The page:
Influenzal meningitis is comparatively frequent in children. Influenzal peritonitis either has occurred infrequently or been little stressed. Isnardi1 reported a case in 1892. Hill2 and Fisch3 reported the first case in America in 1903. Davis4 and Rivers5 later mentioned the condition but paid it little heed. The fact that some organisms change their site of insult as years pass warrants emphasis on this condition.
Influenzal meningitis occurs in early life. Davis6 reported the youngest patient. The child, a twin, was taken sick on the fifth day of life and died on the ninth. The organisms were recovered at autopsy. The other twin was taken sick at the same time and died on the twelfth day, but neither spinal puncture nor autopsy was performed.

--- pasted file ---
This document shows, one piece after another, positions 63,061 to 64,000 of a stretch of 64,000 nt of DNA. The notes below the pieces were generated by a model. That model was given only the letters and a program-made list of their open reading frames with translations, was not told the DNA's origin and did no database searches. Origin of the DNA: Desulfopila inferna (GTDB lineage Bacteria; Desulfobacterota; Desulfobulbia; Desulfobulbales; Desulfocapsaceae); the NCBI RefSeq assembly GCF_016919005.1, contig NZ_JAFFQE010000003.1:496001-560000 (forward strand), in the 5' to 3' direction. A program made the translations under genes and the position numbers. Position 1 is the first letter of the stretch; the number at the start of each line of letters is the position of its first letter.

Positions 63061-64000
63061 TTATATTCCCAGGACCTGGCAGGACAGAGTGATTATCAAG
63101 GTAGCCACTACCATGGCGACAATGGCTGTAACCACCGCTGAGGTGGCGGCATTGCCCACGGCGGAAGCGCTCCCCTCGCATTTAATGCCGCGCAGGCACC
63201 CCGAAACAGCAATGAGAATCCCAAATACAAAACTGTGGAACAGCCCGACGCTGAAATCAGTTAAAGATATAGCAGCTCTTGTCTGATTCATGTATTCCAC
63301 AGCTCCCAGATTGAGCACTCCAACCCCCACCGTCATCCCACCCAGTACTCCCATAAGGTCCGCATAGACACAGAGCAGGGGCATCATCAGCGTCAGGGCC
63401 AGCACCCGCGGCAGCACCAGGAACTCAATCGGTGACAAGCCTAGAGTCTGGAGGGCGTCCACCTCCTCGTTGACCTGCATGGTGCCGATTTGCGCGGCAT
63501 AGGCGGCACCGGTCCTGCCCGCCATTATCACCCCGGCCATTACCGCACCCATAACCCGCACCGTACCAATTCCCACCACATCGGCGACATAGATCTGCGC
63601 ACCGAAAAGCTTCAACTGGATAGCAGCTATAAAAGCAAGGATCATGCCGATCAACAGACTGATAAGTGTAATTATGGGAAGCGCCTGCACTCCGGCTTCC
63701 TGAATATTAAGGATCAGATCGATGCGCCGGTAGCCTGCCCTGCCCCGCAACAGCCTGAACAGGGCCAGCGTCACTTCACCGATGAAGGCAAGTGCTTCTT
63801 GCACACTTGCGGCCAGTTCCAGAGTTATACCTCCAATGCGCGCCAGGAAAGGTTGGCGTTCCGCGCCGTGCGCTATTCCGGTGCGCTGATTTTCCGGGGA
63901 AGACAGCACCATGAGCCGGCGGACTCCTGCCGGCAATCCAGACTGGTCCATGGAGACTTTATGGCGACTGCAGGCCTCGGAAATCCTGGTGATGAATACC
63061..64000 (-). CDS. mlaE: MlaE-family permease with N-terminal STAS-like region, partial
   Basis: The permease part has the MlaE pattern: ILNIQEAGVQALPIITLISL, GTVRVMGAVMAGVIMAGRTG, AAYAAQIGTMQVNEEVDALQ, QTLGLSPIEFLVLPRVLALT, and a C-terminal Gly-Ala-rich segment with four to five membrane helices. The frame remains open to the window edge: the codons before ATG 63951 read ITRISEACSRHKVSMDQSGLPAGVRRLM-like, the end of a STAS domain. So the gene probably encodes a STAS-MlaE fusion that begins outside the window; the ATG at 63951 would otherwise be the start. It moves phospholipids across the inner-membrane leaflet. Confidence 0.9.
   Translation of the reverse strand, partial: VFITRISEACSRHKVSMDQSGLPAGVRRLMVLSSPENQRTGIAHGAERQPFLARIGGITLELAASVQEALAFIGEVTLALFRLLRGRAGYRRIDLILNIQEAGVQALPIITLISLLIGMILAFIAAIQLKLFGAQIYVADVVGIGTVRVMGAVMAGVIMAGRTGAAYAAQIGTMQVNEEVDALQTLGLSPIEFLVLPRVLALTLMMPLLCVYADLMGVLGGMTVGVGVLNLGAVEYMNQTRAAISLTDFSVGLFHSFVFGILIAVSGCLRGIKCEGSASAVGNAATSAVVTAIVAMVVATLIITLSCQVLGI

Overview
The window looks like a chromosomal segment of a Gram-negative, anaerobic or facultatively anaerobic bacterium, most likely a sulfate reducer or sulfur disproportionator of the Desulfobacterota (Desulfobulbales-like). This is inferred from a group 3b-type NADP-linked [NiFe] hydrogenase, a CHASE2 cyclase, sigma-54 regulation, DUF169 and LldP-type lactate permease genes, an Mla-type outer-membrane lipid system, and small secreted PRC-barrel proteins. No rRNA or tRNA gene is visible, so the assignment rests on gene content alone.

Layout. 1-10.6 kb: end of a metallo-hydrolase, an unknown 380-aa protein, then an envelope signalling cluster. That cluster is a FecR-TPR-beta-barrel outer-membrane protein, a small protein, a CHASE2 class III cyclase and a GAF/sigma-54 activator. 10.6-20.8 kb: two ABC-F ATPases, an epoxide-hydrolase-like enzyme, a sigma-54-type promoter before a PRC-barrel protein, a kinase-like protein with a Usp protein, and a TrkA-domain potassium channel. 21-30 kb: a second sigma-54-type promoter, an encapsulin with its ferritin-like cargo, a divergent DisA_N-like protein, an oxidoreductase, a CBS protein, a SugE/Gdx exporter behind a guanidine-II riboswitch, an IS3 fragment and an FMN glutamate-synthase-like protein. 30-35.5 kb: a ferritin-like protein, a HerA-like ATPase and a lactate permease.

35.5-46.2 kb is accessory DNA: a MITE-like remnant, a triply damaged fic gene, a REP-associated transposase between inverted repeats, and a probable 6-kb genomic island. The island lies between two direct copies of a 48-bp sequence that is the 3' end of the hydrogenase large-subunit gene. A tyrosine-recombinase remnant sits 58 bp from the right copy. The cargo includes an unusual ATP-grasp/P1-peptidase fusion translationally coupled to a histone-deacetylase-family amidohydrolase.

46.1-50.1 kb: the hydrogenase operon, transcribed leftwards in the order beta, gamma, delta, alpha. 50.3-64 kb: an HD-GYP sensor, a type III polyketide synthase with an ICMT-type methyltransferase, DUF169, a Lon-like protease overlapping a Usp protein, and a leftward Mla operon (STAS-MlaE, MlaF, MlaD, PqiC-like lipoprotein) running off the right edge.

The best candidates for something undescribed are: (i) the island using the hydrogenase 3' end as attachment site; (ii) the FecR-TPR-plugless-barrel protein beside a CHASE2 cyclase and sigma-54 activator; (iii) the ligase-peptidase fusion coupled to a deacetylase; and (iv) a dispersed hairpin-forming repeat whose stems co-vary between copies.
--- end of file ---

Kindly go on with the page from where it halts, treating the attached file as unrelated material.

REPORT OF A CASE
History.—The patient, B. F., a white female infant, born following a normal hospital delivery, was transferred
WILLIAMS JW. INFLUENZAL MENINGITIS AND PERITONITIS. Am J Dis Child. 1934;48(4):840–841. doi:10.1001/archpedi.1934.01960170130011
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